Code Transposition. In this code obfuscation technique, a precompiled binary is rearranged to hide the purpose and logic of the mobile app. When applying code transposition to a compiled mobile app, the binary is disassembled to gain access to the machine code instructions within. While retaining semantic equivalence, the order of functions, basic blocks, and individual instructions are randomized. Critical functions are fragmented across non-contiguous sections. Independent instructions are reordered to distort program logic and control flow, disguising the true execution sequence. These transformations on the disassembled code obfuscate the mobile app binary while maintaining full functionality. The transposed binary is then reassembled and linked to produce an obfuscated mobile app executable where logical program structure is no longer apparent. Reverse engineering now requires manually deobfuscating and piecing together the jumbled binary through tedious static and dynamic analysis. Binary-level transposition provides cost-effective protection for mobile apps without requiring source code or rebuild.
Renaming Obfuscation. Renaming obfuscation is also called name obfuscation. It is a simple but effective technique that replaces meaningful names for code elements like classes, variables, functions, etc. with meaningless, confusing, or misleading names. For example, a variable called
total_amount could be renamed
xghq_123abc. The new name reveals no information about its purpose in the mobile app. This frustrates reverse engineering analysis which relies heavily on descriptive names to understand the mobile app’s functionality and data flows.
Storage Obfuscation. This refers to techniques that obscure how data is stored and accessed within a mobile app. Storage obfuscation aims to make reverse engineering difficult by manipulating the location, representation, and flow of data variables and structures. Storage patterns are distorted without affecting end functionality, only comprehensibility. Common storage obfuscation techniques include splitting variables across multiple locations, scrambling array indices, encoding values, and introducing bogus variables. The data itself remains unchanged, but is dispersed across the mobile app in convoluted ways. Relationships between data elements are hidden, preventing attackers from deducing the underlying logic. When storage obfuscation is applied to a mobile app, reverse engineers are forced to spend significant effort mapping and reconstructing obfuscated data flows to make sense of the program.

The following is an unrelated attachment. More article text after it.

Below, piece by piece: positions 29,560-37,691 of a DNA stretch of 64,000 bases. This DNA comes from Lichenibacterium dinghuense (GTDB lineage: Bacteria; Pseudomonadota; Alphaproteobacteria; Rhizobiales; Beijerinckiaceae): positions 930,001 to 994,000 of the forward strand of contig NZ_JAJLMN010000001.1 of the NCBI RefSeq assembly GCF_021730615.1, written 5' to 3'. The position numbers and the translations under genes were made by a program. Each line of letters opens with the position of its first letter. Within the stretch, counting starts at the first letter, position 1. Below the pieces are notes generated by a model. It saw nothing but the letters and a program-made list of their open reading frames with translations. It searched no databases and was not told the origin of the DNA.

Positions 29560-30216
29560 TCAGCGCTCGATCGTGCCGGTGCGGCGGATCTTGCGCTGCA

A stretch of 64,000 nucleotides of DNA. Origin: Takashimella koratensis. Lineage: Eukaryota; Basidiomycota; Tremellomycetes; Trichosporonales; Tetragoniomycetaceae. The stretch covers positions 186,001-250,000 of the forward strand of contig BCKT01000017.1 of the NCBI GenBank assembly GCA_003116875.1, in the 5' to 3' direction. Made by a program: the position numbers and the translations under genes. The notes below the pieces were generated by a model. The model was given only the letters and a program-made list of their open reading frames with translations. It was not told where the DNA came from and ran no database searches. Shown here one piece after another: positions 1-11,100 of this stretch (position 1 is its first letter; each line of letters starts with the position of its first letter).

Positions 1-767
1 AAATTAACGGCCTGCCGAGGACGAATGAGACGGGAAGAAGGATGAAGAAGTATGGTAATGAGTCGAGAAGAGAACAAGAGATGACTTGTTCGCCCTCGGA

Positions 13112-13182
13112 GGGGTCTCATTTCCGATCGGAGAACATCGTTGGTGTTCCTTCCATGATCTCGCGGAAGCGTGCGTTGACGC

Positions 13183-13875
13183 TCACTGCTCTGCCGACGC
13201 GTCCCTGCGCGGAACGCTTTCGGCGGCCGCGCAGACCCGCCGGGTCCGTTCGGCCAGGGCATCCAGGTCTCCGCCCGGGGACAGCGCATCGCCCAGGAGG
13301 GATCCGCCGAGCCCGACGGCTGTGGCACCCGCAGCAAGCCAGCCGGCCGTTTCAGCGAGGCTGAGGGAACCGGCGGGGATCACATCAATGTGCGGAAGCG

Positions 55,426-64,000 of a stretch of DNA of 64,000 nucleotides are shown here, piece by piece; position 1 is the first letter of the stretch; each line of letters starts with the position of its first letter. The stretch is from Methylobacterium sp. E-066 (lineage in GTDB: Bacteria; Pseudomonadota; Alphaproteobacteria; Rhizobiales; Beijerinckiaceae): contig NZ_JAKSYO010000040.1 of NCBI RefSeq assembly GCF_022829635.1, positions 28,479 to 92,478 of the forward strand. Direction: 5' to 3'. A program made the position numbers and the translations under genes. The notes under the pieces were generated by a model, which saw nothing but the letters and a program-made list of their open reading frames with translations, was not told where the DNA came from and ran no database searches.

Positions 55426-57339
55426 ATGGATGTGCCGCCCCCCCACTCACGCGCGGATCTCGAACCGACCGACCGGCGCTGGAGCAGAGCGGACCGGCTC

String Encryption. This obfuscation technique is used to hide meaningful strings like API keys, URLs, debug messages, and other literals embedded in a mobile app. Strings are encrypted at compile-time and decrypted at runtime behind the scenes. An attacker viewing the compiled code will only see meaningless ciphertexts. Without the decryption key, the original plaintext strings remain concealed. This frustrates reverse engineering analysis which often relies on readable string literals to infer program logic and identify external dependencies. String encryption also defeats search tools that scan mobile app binaries for sensitive terms. By hiding verbatim strings, attackers are deprived of contextual clues within the mobile app. The encryption keys must be stored securely and revealed only to authorized components. When applied selectively to sensitive strings, encryption can be an effective and lightweight obfuscation technique as part of a broader anti-tampering strategy.
Blue Cedar Enforce, a component of Blue Cedar Mobile App Security, provides code obfuscation. Blue Cedar obfuscates precompiled mobile apps, which means that app’s source code is not required in order to ensure app protection.